Not, in my opinion, as good as _The Atrocity Archives_ I would put this in my 'definitely reread' pile. it is not that the voice of the author is strained, indeed I found this book less consciously mannered than in TAA I felt that the book needed serious editing. At points in the reading I felt that I was in a flabby portion and that architecture of the novel was too visible.
topps on LibraryThing 8 months ago
Odd characters, based on a James Bond parody but it actually works quite well.
chuckzak on LibraryThing 8 months ago
Stross packs on the plot details, maybe a little too much in this one, but it's still a fun and interesting update on the Lovecraft Mythos. Still, the humor isn't as funny as it wants to be and the story kind of devolves into ever-thickening plot and too much cleverness at the expense of suspense and horror-thrills. The previous entry had some of these same problems but made up for it with creepy, ultra-dimensional Nazis, mounting scares and a more pronounced sense of existential threat. I'll still read the next entry, but it needs to top this one.
rivkat on LibraryThing 8 months ago
From the world of The Atrocity Archives, Lovecraft meets spycraft, with a billionaire running a James Bond geas that sucks tech Bob Howard into a very different role than he planned on when he signed on to work at the top-secret Laundry, turning math into magic. I like Stross's gift for turning a cute phrase (when Howard is strapped down for a procedure, tech 1 says "clear," tech 2 says "clear," and Howard, who has no idea what¿s going on, says "very unclear!"), and though the plot ultimately involves a twist that's surprising only if you've never heard a particular tired joke I still enjoyed the ride, though I think the spy-v-unspeakable horror from the deep thing works better in the short story/novella range.
SofiaAndersson on LibraryThing 8 months ago
Bob Howard is a geek, employed by Britains secret government agency for combating supernatural beings. And when a old entity from the depths of the ocean are about to be woken (and end the world as we know it) Who they gonna call? A lot of references to operating systems gives this novel av short lifespan. But if you read it right now it's an entertaining story with lot of nudges to both Ian Fleming and HP Lovecraft. WARNING! Do not read the last chapter or the essay about the Golden Age of Spying. Did the editor fall asleep? Scissors please!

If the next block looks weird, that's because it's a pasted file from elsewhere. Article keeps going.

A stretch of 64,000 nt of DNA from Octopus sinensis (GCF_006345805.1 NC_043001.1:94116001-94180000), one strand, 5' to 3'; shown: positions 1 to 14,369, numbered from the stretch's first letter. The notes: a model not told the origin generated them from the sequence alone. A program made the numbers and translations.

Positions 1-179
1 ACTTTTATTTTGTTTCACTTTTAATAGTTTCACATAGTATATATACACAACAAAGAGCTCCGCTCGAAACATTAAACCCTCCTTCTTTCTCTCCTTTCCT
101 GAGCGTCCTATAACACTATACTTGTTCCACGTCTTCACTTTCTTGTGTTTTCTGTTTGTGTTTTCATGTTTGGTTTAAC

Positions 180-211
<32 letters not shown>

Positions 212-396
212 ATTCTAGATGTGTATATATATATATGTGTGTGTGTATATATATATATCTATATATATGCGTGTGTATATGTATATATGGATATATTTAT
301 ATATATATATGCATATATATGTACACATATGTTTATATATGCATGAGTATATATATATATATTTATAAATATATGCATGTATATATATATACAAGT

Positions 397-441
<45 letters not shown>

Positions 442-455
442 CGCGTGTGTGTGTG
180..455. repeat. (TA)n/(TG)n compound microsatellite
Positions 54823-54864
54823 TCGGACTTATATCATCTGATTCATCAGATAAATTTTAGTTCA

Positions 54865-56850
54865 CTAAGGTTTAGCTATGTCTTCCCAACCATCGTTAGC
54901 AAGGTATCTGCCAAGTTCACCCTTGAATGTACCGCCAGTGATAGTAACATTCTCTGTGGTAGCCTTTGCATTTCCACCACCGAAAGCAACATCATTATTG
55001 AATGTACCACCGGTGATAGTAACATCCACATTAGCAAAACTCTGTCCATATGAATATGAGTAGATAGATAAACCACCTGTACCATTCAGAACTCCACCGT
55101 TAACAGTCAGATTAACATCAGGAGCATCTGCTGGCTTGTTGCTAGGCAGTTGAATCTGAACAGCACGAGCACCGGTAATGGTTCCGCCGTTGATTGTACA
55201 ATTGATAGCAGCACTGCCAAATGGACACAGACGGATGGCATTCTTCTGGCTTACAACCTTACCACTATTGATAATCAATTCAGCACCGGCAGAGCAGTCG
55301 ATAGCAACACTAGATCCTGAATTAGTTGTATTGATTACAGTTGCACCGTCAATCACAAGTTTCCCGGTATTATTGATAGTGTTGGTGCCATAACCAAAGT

wvlibrarydude on LibraryThing 8 months ago
Take computer geek that is now fighting the horrors of Cthulhu from within a giant British government bureaucracy, and then channel James Bond through him. Oh yeah. Laugh out loud funny with great action and humor. Where else do you ditch an Aston Martin (James Bond style) for a geek tricked out Smart Car. Just roll with it.
markhgn on LibraryThing 8 months ago
Trashy, clever and fun. Pretty much perfect and a great twist on the spy thriller using elements we're all familiar with along with a dose of Cthulhu-esque horror. Shame about the short at the end, this should have been left out as it really isn't up to the same standard as the novel.
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With demons and more edge of your seat everything:gun play, romance and monologs
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oshvat More than 1 year ago
The follow up to The Atrocity Archives right now this is my favorite of the set. A new mission for Bob Howard the hero from the first book, following a James Bond script. A femme fatale for a partner, the classic good girl, and an evil villain and a Deep one artifact what more could you wish for, and with out any spoilers a real twist for an ending. The best of his Bob Howard books so far like my other review if you like either of these genres you should read this book. The short story is good too and the essay on the Bond books is really worth the read as well.